An interview with Stefano Babbini, CEO of the Italian SME Mogu


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“I believe that EC and the Member States should really work with the aim of promoting such innovative and sustainable products, sustaining the market entry phase, especially in those market segments characterized by low margins and hard competition (such as building and textile sectors).” To say it – in this interview with Il Bioeconomista – is Stefano Babbini, co-founder and CEO of Mogu, an Italy-based SME which is exploring the potential of mycelium-based technologies in several application sectors. He talks with us about the company’s main business, the bioeconomy at European level and the BBI JU demo project Grace, where the Italian company is applying its technology to the hemp and miscanthus value chains.

Interview by Mario Bonaccorso

What is Mogu’s main business?

Mogu is a innovative company based in Inarzo (North Italy) that focuses on the use of mycelium-based technologies to develop a family of sustainable materials, following the principles of the Circular Economy. This materials, composed by mycelium – a bio-polymer constituting the root-structure of mushrooms – and by-products of agro-industrial value chains, are produced through a natural process. Mogu’s materials are suitable for applications in diverse markets, with a special focus on housing materials for green-building and bio-design (resilient flooring, acoustic insulation panels, decorative elements, furniture components, etc.), but also on the fashion and food industry.

What does the circular bioeconomy represent for your company?

Since its foundation, Mogu has been operating following the principles of the Circular Economy, and in particular leveraging the biological upcycling of organic residues, coming from established industries (agro-industry, textile, timber sector, etc.). Since the very beginning our Company has been interacting with several stakeholders, offering their sidestream and co-products, with the purpose of increasing the value of their value chains. In few cases, such collaborations have been successful, and today Mogu is really employing those under-estimated residues, bringing more value to our stakeholders. 

You are a partner of the BBI JU demo project Grace. What is the goal of this project and what is your role?

In the Grace project our role is to apply our technology and our principles to the hemp and the miscanthus value chains. In particular, with our Demo Case we intend to demonstrate that the mycelium can be a suitable binder for such fibers, with the aim of developing and finally producing sustainable composite materials suitable for the manufacturing of innovative products for the interior design market. In particular, we are targeting acoustic and decorative solutions, which can be beautiful, as well as performative.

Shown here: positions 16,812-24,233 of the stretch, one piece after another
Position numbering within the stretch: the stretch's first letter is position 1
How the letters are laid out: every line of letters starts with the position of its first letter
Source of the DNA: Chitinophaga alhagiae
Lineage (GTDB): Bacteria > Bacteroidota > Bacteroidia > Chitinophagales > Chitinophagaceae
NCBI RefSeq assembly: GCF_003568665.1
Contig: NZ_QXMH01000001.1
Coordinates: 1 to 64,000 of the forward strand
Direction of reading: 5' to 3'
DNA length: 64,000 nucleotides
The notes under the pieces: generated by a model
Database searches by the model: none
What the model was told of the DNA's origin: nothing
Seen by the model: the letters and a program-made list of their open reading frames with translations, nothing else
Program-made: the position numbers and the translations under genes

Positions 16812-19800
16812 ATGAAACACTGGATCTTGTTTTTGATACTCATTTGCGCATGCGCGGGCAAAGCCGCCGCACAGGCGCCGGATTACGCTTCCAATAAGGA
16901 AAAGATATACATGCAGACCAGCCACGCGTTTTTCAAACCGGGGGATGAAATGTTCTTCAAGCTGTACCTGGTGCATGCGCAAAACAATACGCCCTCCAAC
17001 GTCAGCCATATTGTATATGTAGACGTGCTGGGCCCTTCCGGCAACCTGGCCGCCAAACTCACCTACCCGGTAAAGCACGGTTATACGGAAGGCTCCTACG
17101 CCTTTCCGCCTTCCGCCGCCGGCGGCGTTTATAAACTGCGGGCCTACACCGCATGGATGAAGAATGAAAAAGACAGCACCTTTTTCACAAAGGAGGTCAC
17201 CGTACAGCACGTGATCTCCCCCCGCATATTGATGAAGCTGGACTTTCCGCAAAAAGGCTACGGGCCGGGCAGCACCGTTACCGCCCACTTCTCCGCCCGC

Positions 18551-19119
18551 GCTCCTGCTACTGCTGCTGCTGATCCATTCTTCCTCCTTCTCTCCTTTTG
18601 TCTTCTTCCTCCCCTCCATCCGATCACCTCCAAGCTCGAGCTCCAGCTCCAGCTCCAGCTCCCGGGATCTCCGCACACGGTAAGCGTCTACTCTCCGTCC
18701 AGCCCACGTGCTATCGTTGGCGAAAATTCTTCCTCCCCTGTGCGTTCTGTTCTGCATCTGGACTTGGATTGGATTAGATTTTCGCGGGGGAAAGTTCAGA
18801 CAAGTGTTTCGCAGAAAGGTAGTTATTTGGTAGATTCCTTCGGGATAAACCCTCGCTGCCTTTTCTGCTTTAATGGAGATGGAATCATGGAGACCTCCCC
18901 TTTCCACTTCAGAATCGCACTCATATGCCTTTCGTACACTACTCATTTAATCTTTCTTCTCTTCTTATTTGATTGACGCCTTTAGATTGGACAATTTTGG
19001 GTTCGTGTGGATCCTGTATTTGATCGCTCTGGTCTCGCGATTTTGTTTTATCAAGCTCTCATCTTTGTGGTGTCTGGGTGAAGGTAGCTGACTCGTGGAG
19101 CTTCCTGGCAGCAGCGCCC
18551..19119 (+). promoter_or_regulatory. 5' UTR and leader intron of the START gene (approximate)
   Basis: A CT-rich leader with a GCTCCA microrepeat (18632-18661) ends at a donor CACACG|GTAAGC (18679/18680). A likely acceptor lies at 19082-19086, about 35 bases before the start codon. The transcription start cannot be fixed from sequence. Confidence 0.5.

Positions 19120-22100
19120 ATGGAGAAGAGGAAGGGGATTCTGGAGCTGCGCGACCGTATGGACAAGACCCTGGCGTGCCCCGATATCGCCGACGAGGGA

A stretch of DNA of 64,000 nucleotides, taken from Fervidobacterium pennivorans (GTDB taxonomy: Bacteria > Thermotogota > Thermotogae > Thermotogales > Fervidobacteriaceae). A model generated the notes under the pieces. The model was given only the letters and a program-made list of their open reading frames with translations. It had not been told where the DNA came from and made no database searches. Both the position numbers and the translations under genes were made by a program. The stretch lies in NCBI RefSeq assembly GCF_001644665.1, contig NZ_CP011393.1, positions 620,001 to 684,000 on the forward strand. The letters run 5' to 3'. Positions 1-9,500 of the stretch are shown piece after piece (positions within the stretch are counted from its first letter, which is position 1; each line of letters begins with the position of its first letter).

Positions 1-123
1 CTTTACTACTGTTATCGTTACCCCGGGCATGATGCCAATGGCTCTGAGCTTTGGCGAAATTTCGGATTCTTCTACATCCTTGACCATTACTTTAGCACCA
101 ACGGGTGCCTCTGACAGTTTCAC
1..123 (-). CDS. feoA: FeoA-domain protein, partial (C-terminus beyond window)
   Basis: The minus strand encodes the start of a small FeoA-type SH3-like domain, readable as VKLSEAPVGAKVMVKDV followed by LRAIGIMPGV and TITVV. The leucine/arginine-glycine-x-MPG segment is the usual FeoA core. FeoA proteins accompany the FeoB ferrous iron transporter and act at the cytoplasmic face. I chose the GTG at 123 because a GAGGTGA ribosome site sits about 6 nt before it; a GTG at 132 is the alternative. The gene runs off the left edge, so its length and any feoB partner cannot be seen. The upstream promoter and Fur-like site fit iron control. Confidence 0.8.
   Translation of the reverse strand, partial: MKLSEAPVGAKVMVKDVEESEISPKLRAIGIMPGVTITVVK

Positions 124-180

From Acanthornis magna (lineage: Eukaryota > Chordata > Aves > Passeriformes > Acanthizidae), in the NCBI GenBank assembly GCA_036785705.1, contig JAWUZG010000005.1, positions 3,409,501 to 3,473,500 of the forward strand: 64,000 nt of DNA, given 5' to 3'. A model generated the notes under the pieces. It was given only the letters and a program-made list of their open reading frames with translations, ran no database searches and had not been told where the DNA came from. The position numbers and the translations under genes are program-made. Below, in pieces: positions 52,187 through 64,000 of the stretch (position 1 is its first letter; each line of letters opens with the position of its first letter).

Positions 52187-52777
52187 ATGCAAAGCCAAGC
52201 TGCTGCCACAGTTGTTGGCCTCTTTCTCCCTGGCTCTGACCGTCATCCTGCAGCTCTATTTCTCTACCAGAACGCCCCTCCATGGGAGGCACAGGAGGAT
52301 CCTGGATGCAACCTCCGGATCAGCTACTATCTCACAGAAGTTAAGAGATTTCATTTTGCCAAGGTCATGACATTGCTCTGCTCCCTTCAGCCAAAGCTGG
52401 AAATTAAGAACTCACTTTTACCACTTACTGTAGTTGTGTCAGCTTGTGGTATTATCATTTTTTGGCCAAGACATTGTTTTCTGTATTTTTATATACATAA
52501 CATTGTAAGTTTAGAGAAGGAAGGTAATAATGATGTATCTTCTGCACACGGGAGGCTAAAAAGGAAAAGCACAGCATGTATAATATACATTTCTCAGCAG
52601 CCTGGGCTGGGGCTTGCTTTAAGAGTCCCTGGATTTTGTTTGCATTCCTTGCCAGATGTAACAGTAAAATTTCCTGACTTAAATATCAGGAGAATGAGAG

What are the policies to be implemented in Europe to favor the development of the bioeconomy?

Being involved in few EU Horizon projects focus on the circular bioeconomy, I’m glad to say that for the point of view of the development support the EC is really active and concrete. Of course, such developments have to be brought to the market, and supported during the entry phase, considering that innovative products (both for the B2B and B2C) use to be more expensive in the first years, because many industrial factors, and they have to face a different perception of the users which could represent a real initial barrier. Indeed, here we are still observing a gap between the standard products and the innovative ones. 

I believe that EC and the Member States should really work with the aim of promoting such innovative and sustainable products, sustaining the market entry phase, especially in those market segments characterized by low margins and hard competition (such as building and textile sectors). 

The support could follow different directions, employing different tools, with an expected impact mostly on the economics and communication. 

As far as you’re concerned, what impact will covid19 have on sustainable development policies?

The main concern is that the European Commission and the Member States will postpone the target related to the sustainability goals, in favor of other shorter-term needs, especially talking about economical resources. Somehow, it already happened looking at the Horizon calls for proposals in 2020. The hope is that extra resources will be allocated for the short-term targets, not limiting what already planned in a longer prospective.  

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